Hamlet wonders, “To be or not to be,” but that is not the question. The question is, “How to be?” In a world where so many longings are not met with satisfaction, where so often there is physical and mental pain, how does one survive without becoming deadened before one dies? A Greek philosopher said, “The tragedy of life, my friend, is not that it must end. But that so many times before our natural demise, we must wish for death.” I know very few people who have not at one time or another thought that death was preferable to their present predicament. Indeed, it seems that death becomes an ever-present option within a few years after birth. Each year, thousands of grade-school children kill themselves. Among teenagers, suicide is one of the leading causes of death. It is not difficult to see that when pain and confusion arise in the mind, they are met by a strong desire for the cessation of that suffering. Indeed, suicide may be an attempt at taking control of what otherwise seems an uncontrollable situation. The only alternative to complete defeat. Suicide often arises not from a hatred of life, but from a lust for it, a desire for things to be otherwise, for life to be full when it appears not to be. Suicide may be for many the manifestation of a thwarted “will to life.” For others it may be that the pain has made life not worth living. I have been with many people dying from degenerative diseases whose contemplation of suicide is the first instance of their having taken death within, having seriously contemplated the possibility of not existing as they know it. For those in such enormous physical pain, it must be remembered that their death, like their physical experience, is wholly their own and is not to be measured or judged by any other. It seems there are various states of being who enter death willingly. One whose heart is wide open, not holding to the body, melting into the next moment with a “don’t know” openness to the unknown. Another, whose mind is weary and whose heart is frightened, jumping into death to escape the seeming unworkableness of life. And yet another who trades life for the benefit of other sentient beings—the selfless, the unswervingly merciful, the all-compassionate—such as Socrates or Jesus or the emergency rescue person in a burning building. They are each us all, equally due respect and loving-kindness, the prayers and acceptance of those left behind. The other day I heard the father of a boy who had committed suicide, during a momentary depression, say, “Everyone has a skeleton in their closet. But the person who kills themselves leaves their skeleton in another’s closet.” The grief and guilt that arise in the wake of suicide often leave a legacy of guilt and confusion. Each loved one wracks the mind and tears the heart questioning, “What could I have done to prevent this?” To acknowledge that beings must act within the context of their own life allows compassion for those who kill themselves as well as those left behind. The mind in its queasy rumblings brings up all the insecurity and fear of a lifetime when confronted with the suicide of a friend or loved one. All the moments of thinking we should have been a better person, that we ought to have loved more, float to the surface. “What could I have done? How could I have made life fuller for my loved one?” A sense of failure arises in the mind, no matter how unfounded Indeed, those who grieve after a suicide often contemplate suicide themselves. The desperation of “What’s the use?” or “Why bother?” is transmitted to those left behind—perhaps the same questions that propelled the poison or pulled the trigger. A feeling of impotence in the face of life’s uncontrollable changes. I think it is skillful, in the wake of a suicide, to practice meditations on forgiveness. Sending forgiveness to loved ones on the other side so they will not be tormented by the pain they imagine they have caused. Encouraging them to forgive themselves so that they will not repeatedly die out of guilt. And forgiveness for oneself, for unknowing, forgiveness for the mind’s incessant judgment and self-doubting, which makes each feel responsible for the acts of another There is no arguing with the mind. There is only the encouragement to let go, to open around the pain so that we do not recreate another moment of the mental suffering that was reflected in the suicide Forgiveness of ourselves and others allows life to continue, allows the heart to go beyond the mind’s guilt and hellish recrimination Indeed, when we work with those whose occupations put them in the position of “suicide counselor,” we remind them again and again that if it is not acceptable that others kill themselves, then they are probably in the wrong business To truly be a suicide counselor, you must have room for every alternative in another’s mind Or you will just be someone else who cannot be trusted, someone trying to impose your will on them To allow beings to enter into your heart, you can eliminate no part of them. Our conditioning is that suicide is a heinous act, even a sin. We think we know better than people who contemplate suicide. Yet we never touch the pain in their mind, because we are so frightened of the pain in our own Our desire to stop people from killing themselves just creates more separation. How will we be there fully for them if we think they are wrong? But if we acknowledge how painful our minds can be at times, we will be able to tune in to the pain of another We will not withdraw love just because the act that another is contemplating conflicts with our models. We must remember that many wish to die because the love they feel within has never been fulfilled. They are not getting what they want. It is not indifference. They kill themselves out of pain and unsatisfied desires. Of the hundreds who jump from the Golden Gate Bridge each year, all but the Pacific Ocean. Even in suicide, their relationship to the world they wish to leave behind is greatest. We must touch the desperation in ourselves if we are to encourage another to open to life It could be said that suicide is not so much “wrong,” as unskillful. Another opportunity for surrender, for letting go of the pain in the mind, not seen nor taken. The long conditioned aversion to the unpleasant acted on and reinforced once again. It is ironic that many who kill themselves after long depressions in which they have many times contemplated, even rehearsed, suicide, but simply did not have the energy or will power to carry it through, do so on the upswing out of that depression. Just as the energy returns, just as the light is beginning to dawn. Many kill themselves when they feel they are at “hope’s end.” But hope is born of fear, of wanting. Only when we are without fear will we be able to live without hope. Those who passed beneath the arch in Dante’s Inferno read, “Abandon all hope, ye who enter here.” This was not a curse but a blessing. It says that all holding to future possibilities creates a painful inability to enter the present. Hope causes us to kill ourselves again and again. This is easy to say but difficult to transmit to those who wish to kill themselves. But when you have come to live your life so fully that you can abandon hope, then you will be able to transmit that fearless spaciousness to others so that they may have room in their heart for their suffering When we have let go of attachment to our fear, then we will become the optimum environment for anyone contemplating suicide. Then we will be the space into which they can enter and let go of their suffering as they wish and take the next small step, the next soft entrance into the unknown. Our long conditioned condemnation of suicide is put to the test with the image of the Buddhist monk whose picture many saw on the front page of their newspaper in the mid-1960s after he poured gasoline over his body in the streets of Saigon and immolated himself. There is a belief in Vietnamese folklore, quite outside of orthodox Buddhist thought, that the conscious dying of a pure individual can save the lives of ten thousand others. For many, the first recognition of the suffering of the peoples of Vietnam came with the photograph of that being setting himself ablaze in great stillness. He was not backing out of life or lost in some self-conscious heroic gesture. He was attempting to ease the suffering of other beings by allowing his own body to fall away. Is this suicide? Marahaji said, “Jesus gave away everything, even his body.” The being who commits suicide as a means of escaping life is a manifestation of the pain of us all Suicide is not the answer. But neither is a life of coping and holding to a hope that things will be different or that survival must be maintained at any cost. Do not ask, “To be or not to be,” but only, “What is being?” Investigate the pain in the heart and let it be met by a commitment to serve others, for the cessation of the suffering of all. Suicide is the killing of the body. Awareness is the rebirth of the mind. Love is the actualization of the unnameable.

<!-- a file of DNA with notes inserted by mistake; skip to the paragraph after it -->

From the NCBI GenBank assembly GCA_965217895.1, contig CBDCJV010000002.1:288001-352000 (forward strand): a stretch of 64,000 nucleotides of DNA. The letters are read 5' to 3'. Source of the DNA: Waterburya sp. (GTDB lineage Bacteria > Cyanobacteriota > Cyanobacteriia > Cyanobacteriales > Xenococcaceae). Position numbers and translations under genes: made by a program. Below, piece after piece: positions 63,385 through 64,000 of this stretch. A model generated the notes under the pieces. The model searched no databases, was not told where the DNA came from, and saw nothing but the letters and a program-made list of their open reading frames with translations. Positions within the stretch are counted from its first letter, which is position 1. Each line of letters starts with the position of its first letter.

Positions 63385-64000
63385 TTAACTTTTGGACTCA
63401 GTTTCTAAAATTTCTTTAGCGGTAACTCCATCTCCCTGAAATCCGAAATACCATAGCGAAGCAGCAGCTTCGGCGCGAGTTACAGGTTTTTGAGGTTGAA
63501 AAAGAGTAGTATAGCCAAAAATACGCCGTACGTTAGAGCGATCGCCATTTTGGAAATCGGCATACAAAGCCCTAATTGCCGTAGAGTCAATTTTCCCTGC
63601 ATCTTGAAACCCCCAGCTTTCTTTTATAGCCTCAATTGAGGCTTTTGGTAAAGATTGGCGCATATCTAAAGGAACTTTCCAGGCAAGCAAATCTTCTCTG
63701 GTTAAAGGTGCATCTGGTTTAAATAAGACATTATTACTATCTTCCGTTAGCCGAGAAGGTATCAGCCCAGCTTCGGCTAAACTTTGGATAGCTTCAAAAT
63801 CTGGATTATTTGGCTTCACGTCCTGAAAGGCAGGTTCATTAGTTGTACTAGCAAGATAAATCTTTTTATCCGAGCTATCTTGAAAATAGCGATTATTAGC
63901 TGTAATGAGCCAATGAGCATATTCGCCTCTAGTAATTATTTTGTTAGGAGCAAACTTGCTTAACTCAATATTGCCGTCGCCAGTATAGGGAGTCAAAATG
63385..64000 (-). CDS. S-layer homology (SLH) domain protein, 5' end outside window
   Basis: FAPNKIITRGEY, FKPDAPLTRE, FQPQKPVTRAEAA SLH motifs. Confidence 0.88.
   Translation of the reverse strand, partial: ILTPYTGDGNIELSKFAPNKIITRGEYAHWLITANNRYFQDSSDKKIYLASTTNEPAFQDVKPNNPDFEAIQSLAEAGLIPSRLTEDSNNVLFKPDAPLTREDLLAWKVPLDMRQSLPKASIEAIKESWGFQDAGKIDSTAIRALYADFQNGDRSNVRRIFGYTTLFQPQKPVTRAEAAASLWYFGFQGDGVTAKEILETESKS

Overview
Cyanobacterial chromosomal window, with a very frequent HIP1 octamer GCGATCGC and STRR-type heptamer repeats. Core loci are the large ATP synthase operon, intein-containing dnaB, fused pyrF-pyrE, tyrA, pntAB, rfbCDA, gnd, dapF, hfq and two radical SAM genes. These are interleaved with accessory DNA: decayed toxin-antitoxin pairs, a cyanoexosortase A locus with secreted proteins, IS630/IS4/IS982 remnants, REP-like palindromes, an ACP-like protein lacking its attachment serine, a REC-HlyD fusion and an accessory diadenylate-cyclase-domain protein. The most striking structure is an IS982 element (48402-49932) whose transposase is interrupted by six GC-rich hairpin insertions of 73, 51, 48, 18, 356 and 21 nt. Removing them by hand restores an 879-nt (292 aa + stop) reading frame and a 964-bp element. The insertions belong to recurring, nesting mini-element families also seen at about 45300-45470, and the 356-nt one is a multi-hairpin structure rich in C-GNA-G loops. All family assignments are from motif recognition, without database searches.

Crematorium and Architecture – Berlin